recommendations and determine the content of training for teachers.
The school has created a second library and increased its stock of English and
Arabic books. Students use these facilities as well as their tablets to undertake
research.
The principal, senior leaders and school staff have demonstrated good capacity to
sustain further improvement.
Development and promotion of innovation skills
The school is committed to encouraging purposeful innovation. A training and
innovation centre, provides targeted training for teachers and promotes
innovative approaches and initiatives. A motivating award celebrates and
recognizes the most innovative designs and inventions by students, such as the
smart walking stick, seat belt and amazing bag.
The development of innovative skills among students is at an emerging stage. It is
effective for example when students create models for the Makers Fair. Students
make increasing use of learning technologies in most subjects, as in the routine
use of tablets for research, for instance in social studies when Grade 7 students
sought out information related to the oil industry in the UAE and organised and
shared their findings within the class. In older grades, students and teachers
confidently use tablets as an assessment tool, particularly in mathematics. The
partnership with the Knowledge Hub in the UAE resulted in students winning first
prize in a robotics competition and enjoying the opportunity to compete in China.

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The inspection identified the following as key areas of strength:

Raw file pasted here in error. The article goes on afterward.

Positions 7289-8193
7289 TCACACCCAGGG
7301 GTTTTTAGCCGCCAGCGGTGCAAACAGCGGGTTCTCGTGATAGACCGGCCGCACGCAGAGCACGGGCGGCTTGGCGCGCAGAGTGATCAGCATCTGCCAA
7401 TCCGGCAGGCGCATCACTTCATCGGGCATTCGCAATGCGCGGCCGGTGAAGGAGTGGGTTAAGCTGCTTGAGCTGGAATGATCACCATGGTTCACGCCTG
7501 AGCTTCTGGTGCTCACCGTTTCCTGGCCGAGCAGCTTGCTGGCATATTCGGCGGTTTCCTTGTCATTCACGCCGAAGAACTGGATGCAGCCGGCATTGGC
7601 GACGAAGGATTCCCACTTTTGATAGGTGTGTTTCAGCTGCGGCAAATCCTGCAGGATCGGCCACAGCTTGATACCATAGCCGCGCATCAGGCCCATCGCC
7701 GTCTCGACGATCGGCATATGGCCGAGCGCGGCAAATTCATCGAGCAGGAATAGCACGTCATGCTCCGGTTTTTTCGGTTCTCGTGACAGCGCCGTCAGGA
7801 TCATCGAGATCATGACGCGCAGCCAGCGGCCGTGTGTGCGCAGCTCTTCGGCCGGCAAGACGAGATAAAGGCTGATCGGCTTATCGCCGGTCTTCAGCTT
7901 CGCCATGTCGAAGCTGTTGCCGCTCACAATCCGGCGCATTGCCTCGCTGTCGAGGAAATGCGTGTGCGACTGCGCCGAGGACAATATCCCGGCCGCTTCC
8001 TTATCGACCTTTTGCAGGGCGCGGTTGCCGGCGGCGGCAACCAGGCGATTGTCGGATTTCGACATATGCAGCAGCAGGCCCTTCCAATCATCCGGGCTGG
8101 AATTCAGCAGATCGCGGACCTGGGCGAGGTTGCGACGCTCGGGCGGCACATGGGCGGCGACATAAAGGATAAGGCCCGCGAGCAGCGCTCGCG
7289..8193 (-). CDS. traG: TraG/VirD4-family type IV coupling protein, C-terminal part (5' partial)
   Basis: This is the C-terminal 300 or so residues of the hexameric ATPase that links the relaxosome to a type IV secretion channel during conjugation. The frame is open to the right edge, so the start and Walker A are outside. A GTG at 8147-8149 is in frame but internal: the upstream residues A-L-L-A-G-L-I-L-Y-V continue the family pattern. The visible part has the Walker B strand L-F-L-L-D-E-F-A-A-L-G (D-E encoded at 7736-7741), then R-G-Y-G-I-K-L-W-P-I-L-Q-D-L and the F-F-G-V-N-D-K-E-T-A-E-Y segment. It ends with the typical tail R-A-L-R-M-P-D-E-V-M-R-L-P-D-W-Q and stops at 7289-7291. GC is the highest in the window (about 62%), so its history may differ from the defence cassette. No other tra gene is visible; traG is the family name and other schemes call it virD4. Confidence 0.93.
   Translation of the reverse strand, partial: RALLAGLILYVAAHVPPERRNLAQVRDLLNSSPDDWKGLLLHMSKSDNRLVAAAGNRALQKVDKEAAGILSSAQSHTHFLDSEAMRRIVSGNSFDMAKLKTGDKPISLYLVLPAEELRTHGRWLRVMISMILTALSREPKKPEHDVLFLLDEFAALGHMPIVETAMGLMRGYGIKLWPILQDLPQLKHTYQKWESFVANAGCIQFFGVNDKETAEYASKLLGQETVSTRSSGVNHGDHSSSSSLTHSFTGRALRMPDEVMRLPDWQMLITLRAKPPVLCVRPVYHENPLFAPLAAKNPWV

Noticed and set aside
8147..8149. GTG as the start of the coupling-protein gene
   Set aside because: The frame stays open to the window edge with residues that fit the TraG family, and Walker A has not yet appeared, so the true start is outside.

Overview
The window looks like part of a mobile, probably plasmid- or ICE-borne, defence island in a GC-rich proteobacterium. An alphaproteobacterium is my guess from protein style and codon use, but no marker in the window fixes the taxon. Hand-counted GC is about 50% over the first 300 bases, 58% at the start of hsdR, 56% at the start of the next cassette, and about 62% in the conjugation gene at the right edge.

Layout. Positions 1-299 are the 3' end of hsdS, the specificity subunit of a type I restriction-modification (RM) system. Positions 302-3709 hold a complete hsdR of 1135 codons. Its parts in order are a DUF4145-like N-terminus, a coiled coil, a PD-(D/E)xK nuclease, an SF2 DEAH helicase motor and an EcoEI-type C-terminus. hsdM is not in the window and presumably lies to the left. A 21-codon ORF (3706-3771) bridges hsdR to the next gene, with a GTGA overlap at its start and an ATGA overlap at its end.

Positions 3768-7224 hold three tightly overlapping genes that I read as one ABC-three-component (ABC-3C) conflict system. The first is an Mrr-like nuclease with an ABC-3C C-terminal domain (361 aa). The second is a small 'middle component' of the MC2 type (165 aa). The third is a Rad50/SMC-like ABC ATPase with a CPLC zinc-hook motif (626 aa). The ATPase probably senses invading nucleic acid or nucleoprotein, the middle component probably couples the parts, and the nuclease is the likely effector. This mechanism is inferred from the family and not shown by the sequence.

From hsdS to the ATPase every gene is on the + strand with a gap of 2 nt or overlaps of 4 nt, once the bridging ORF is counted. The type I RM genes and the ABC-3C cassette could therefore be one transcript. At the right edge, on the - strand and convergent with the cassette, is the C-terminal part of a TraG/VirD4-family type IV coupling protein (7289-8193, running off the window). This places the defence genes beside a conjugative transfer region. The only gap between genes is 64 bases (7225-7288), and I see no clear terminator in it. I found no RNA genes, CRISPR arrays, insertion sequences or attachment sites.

students confident understanding of, and speaking skills in, English
students keen attitudes to learning, skills in working collaboratively,
harmonious relationships and enjoyment of school
the systematic and standardized planning structure and implementation
that guides activities well in more effective lessons
students secure personal and social development, fostered by the caring
implementation of effective procedures for protection, care, guidance and
support
the senior leaders high visibility, purposeful educational leadership and
guidance which result in good staff morale and a shared commitment to
continuous school improvement.

The inspection identified the following as key areas for


improvement:
student attainment and progress and the quality of teaching in Arabic and
Islamic education, in order to consistently match achievement in other
subjects
consistency in teaching for effective learning in all subjects and grades so
that lessons are consistently good or better for all students
consistency in teachers effective use of ongoing assessments in order to
identify students starting points and plan activities which provide